5) The Rules don’t always apply

No sooner than The Rules have been made up, then situations quickly become apparent when its obvious that The Rules don’t apply.

For example, if you are an employee of a low cost airline or bank, the usual unwritten Rule is to be as bossy as possible to all the customers.  Unless the customer happens to be the CEO of the company.  Or a mystery shopper. Or a celebrity.

In most of the economy, if you pay more, you get more. But in finance, The Normal Rules don’t apply. When you are buying a car the more you pay for it, the more car you get. When you are buying a fund (again all other things being equal) the more you pay, the less you get.

6) You don’t always know what the Rules are

One of the confusing things about being abroad is that The Rules are different.  And you may not always know what they are.

I remember when the young Escape Artist was on a school exchange in Germany and walked across an empty road at a pedestrian crossing. This was the cue for an elderly German lady to start shrieking at me: DER ROTE MANN!, DER ROTE MANN!*  Apparently, I had unwittingly committed the crime of jaywalking.  Fortunately, I was able to make my escape before the Gestapo arrived or the old lady beat me to death with her umbrella.

Even in your own country, its not always clear what The Rules are. There are Written Rules and there are Unwritten Rules.

The problem with The Unwritten Rules is that they are…errr….unwritten. So no one is completely sure what they are.  We just know there are lots of them. But The Unwritten Rules are often enforced with as much vigour as The Written Rules.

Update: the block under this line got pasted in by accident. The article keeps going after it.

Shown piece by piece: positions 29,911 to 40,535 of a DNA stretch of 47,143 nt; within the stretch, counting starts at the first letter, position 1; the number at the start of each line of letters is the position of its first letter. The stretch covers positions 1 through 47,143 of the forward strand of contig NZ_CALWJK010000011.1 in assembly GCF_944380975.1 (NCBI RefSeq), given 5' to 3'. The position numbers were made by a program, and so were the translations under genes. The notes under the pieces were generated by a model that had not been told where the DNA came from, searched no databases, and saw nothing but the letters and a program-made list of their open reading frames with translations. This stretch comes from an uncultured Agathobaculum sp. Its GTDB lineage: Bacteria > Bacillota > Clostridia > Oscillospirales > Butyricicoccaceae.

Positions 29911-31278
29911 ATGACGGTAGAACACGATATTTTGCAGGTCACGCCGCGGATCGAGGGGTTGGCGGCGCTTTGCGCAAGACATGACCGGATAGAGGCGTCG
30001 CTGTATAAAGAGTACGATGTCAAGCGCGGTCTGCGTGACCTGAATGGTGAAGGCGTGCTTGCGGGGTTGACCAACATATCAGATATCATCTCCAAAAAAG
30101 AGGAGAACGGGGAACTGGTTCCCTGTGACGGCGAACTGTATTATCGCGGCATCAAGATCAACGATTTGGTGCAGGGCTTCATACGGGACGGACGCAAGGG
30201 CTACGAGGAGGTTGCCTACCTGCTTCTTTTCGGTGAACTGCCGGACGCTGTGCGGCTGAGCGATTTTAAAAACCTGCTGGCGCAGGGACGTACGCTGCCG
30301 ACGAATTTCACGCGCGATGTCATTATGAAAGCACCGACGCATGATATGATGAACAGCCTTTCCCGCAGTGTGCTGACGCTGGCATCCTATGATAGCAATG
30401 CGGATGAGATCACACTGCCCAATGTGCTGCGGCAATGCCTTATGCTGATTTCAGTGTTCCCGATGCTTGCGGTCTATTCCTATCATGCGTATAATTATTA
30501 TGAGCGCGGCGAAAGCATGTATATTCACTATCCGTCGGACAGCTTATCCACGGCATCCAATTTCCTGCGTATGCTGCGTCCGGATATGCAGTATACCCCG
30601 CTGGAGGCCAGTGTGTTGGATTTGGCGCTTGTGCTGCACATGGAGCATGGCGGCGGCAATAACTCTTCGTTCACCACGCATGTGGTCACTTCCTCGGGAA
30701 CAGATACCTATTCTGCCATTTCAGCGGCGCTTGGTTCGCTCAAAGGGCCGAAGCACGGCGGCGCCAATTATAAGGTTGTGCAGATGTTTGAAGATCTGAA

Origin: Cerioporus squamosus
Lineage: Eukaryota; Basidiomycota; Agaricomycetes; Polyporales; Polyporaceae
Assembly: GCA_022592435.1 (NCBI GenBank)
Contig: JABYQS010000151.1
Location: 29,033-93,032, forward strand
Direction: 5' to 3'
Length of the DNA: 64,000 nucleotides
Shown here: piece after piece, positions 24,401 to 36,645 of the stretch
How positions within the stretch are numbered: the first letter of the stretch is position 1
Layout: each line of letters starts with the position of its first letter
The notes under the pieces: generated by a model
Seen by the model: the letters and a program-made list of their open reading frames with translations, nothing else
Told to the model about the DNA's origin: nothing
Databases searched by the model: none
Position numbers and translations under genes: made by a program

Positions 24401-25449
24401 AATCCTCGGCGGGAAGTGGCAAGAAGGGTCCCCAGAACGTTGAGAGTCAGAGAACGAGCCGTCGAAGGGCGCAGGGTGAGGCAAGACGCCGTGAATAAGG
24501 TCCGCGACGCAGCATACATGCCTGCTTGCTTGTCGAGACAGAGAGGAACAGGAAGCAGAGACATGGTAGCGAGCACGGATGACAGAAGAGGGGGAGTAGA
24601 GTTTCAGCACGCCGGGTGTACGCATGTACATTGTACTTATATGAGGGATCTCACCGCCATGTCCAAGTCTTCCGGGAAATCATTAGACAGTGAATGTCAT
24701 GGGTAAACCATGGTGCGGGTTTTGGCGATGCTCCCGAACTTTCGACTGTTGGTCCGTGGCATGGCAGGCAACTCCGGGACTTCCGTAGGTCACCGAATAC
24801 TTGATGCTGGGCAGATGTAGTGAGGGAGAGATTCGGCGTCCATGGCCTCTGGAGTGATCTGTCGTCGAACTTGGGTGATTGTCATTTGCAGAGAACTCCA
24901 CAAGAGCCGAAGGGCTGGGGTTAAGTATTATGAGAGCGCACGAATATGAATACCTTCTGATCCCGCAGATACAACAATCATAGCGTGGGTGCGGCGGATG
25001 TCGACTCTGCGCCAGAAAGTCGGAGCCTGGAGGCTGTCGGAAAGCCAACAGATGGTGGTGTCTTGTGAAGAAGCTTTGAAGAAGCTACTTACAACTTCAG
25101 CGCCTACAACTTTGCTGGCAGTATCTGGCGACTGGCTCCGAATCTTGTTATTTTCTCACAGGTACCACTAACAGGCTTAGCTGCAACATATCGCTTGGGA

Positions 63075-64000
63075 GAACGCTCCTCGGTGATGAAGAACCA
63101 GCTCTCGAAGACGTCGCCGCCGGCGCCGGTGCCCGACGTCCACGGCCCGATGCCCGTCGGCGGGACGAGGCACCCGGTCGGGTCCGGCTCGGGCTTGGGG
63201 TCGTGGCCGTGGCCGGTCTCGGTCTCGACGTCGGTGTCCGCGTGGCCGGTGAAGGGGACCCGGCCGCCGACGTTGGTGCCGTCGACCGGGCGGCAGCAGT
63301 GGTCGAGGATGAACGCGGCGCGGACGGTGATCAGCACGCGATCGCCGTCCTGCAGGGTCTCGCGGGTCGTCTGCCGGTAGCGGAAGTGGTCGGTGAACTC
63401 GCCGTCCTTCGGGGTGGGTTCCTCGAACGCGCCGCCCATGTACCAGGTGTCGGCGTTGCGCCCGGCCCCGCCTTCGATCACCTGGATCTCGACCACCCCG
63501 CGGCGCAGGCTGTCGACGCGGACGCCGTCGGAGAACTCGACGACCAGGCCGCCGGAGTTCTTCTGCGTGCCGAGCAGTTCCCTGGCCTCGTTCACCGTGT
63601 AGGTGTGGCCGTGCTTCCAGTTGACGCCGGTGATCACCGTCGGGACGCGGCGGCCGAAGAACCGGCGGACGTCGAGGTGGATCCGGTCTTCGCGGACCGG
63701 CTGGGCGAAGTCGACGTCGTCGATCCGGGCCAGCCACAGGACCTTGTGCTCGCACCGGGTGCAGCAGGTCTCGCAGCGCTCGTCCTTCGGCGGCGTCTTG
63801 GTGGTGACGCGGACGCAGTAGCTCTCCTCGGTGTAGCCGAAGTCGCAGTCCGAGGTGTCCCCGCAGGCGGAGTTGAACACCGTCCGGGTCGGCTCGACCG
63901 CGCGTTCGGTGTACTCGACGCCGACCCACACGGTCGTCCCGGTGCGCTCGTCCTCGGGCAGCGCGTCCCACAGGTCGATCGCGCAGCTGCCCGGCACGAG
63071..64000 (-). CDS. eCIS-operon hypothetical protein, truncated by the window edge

7) The Rules don’t apply to everyone equally

We are led to believe that The Rules apply equally to everyone.  Hhhmmm….It may be comforting for us to hear that. 

Yes, in a democracy, everyone’s vote counts the same. And, for the most part, I think we get equal treatment in the legal system.  Unless you are a celebrity on trial in Los Angeles in which case, you don’t need to worry too much…even if you’ve obviously killed someone.

But at work, I saw that The Rules don’t apply to everyone equally.  I don’t claim to have been one of the top rainmakers at my firm…but I noticed those rainmakers could do pretty much whatever they wanted at work.

If you are a top sales performer for your firm, you may find that you don’t need to come into the office until lunchtime, that you don’t need to wear a tie and the rule that “No One Is Getting A Pay Rise This Year” magically doesn’t apply to you.

Please don’t shoot the messenger here.  The Escape Artist did not make The Rules. But if you were under the impression that life is always fair, you may not have been paying attention.

8)  Sometimes The Rules don’t work

The road to hell is paved with good intentions.  For this reason, our laws are full of complexity and unintended consequences.

Every time there is an accident or tragedy, the Media sense an opportunity to shift newspapers and clickbait like piranhas sense blood in the water.  The people get worked up, the media pour petrol on the fire and politicians promise that Something Shall Be Done.

So Something Gets Done and laws get passed, sometimes in a hurry. Often these laws work better as soundbites than as statute.

9) Some of The Rules only exist in our minds

Most people have more power than they know.  But first we may have to unlearn what we have learned and get rid of limiting beliefs.